Cost-of-living crisis may further increase fly-tipping incidents, say recycling experts Scott Bros

RECYCLING experts Scott Bros believes the cost-of-living crisis is behind an increase in fly-tipping incidents on the family-run firm’s sites across Teesside.

Director Peter Scott said some householders are dumping rubbish themselves or saving money by using rogue operators who undercut properly licensed companies by failing to dispose of their waste legally or responsibly.

The company, which is based near Stockton, has seen a rise in the number of fly-tipping incidents on its land in recent months. The latest dump included an old bath, tins of paint, discarded kitchen units, rubble and scrap wood.

He said: “It’s ironic that Scott Bros is a victim of fly-tipping when it recycles this type of material as part of its skip hire service. However, it is costing us time and money to clean up after those who don’t appreciate the environmental and economic harm they cause.

“The cost-of-living crisis is making the situation worse, with some householders happy to bung a man with a van a few quid to get rid of their rubbish, no questions asked.

“Meanwhile, there are also people who can’t be bothered to go to their nearest household waste and recycling centre to dispose of their rubbish responsibly.”

The latest government statistics for fly tipping found that in 2020/21, local authorities in England dealt with 1.13 million fly-tipping incidents, an increase of 16% from the 980,000 reported in 2019/20.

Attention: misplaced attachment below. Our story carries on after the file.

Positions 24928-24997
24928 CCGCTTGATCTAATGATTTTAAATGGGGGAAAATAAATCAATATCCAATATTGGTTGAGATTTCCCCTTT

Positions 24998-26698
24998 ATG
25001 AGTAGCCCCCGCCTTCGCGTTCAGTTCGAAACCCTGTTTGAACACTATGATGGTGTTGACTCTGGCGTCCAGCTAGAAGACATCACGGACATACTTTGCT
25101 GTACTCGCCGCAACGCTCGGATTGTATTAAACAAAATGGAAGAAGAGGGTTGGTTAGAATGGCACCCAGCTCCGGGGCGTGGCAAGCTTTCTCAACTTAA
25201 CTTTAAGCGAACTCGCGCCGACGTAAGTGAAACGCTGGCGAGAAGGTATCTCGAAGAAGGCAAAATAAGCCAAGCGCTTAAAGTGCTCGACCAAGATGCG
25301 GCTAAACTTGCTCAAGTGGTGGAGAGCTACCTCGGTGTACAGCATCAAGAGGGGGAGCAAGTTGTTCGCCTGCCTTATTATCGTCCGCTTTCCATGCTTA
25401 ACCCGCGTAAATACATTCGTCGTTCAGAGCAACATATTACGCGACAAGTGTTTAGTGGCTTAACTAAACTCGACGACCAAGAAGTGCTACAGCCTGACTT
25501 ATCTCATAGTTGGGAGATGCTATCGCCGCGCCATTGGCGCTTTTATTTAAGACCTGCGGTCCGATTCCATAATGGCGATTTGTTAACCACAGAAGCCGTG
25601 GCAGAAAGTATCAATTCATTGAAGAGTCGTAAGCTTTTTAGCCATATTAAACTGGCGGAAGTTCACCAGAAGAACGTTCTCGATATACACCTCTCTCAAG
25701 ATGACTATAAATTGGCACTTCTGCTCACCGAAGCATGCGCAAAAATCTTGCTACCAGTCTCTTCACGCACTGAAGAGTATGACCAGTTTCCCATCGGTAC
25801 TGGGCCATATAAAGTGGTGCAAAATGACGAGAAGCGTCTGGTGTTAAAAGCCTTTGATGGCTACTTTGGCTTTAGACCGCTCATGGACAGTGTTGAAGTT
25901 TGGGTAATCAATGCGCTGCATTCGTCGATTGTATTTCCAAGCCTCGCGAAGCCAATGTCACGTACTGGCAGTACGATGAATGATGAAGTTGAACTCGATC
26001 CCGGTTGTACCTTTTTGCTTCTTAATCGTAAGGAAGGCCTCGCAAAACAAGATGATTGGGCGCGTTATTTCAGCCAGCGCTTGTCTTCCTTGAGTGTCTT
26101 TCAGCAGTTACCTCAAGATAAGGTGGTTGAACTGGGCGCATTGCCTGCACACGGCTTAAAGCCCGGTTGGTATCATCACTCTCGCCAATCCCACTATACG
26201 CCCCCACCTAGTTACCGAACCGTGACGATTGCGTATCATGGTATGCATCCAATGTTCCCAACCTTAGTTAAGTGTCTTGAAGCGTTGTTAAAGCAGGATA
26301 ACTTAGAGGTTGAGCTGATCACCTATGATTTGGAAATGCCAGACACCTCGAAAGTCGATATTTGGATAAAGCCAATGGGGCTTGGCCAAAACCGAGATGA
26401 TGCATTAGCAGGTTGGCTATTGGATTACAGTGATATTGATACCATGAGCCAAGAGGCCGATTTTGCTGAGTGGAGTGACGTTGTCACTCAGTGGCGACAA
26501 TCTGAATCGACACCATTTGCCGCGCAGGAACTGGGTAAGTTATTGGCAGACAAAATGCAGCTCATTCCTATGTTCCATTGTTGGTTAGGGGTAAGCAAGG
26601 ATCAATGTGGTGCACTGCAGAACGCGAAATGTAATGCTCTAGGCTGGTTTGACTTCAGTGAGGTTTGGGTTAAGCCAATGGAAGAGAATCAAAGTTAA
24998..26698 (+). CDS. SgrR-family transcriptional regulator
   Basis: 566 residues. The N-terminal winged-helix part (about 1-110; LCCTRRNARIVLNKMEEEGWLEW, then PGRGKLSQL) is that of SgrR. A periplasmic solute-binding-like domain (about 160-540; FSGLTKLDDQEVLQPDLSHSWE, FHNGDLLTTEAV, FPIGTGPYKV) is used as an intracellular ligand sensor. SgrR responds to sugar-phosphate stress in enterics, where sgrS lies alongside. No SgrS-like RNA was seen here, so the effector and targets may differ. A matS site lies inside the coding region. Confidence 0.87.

Just under two thirds (65%) of fly-tips in 2020/21 involved household waste, with the most common size category was the equivalent of a ‘small van load’ (34% of incidents), followed by the equivalent of a ‘car boot or less’ (26%). [1]

According to figures from Defra, last year, the North East was second only to London in recording the highest fly-tipping incidents when ranked by rate per 1,000 people, with the total number of incidents rising by 27%. [2]

Scott Bros director Bob Borthwick urged householders to ensure they protect themselves from possible prosecution by using correctly registered waste carriers who hold a waste carriers licence.

He added: “We fear that the cost-of-living crisis is exacerbating the issue of fly-tipping, which blights communities, poses a risk to public health, can injure or maim wildlife and leaves other people with the responsibility of cleaning it up, a cost which often falls to either the landowner or the taxpayer.

“I fear that when the next set of statistics appear on fly-tipping, we will see another big rise in the number of complaints.”

Householders and businesses have a duty of care to ensure their waste is correctly disposed of and can check if a person or business has the valid licences via the Environment Agency website.

Photo Caption: Peter Scott with the latest example of waste fly-tipped on Scott Bros land





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